“Crisis Text Line is like a 911 of sorts for young people,” Runkle says. “It’s fast, free, and anonymous and allows them instantaneous access to crisis services when they are in the heat of a crisis.”

And as odd as it may seem, texting can be more intimate and revealing than a phone call or a face-to-face meeting. “We do find that people share the hard stuff with us via text message,” Schwartz says. “More than half of our texters open up about something they’ve never shared with anyone before.”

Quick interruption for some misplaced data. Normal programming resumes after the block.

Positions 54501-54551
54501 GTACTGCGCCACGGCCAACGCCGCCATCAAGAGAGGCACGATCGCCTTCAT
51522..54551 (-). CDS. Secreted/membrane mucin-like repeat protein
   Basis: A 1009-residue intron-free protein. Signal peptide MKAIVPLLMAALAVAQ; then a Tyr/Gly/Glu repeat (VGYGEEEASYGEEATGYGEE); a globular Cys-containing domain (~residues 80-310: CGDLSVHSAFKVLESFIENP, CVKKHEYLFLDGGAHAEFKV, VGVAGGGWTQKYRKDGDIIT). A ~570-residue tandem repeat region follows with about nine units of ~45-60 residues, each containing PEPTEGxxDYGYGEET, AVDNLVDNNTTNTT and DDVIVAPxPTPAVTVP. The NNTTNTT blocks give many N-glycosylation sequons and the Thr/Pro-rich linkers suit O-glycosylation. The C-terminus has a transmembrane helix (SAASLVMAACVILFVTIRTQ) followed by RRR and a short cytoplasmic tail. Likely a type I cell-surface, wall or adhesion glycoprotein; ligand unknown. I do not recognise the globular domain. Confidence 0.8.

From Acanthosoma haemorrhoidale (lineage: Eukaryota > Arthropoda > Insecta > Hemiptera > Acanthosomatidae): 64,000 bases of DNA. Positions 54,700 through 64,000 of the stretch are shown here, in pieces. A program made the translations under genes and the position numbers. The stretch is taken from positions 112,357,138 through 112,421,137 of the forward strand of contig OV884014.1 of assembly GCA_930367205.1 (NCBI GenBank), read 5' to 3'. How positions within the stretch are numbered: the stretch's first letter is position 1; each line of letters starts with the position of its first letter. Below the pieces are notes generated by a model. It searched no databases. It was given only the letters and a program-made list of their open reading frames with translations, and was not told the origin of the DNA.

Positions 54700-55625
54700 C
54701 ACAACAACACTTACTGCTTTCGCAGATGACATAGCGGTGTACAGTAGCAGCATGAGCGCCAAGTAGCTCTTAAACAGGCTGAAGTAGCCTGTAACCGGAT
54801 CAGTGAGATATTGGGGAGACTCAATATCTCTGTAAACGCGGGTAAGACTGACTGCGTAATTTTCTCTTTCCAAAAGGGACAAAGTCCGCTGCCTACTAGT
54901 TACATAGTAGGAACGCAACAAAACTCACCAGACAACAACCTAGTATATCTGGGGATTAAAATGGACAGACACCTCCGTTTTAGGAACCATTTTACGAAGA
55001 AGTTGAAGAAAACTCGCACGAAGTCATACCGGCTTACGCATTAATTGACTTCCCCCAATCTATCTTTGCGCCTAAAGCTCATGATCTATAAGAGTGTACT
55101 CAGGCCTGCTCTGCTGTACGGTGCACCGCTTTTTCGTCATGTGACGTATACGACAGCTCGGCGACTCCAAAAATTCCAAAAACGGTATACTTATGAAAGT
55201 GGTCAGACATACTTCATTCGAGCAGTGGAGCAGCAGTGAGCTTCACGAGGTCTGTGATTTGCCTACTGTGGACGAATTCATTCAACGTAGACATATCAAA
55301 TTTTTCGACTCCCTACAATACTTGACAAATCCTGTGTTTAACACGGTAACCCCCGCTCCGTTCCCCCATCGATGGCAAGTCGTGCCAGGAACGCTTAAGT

As a front-line crisis counselor, Sharkey can confirm that.

“I think when people are in crisis, it’s hard for them to reach out to the people in their life,” Sharkey says. “They know that the people that love them would want to help them, but when they’re in crisis they may not want to take that step. They don’t want to worry their family or friends. But they’ll text someone.”

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Glenn McDonald is a writer based in Chapel Hill, North Carolina.

 

Illustration by Lorenzo Gritti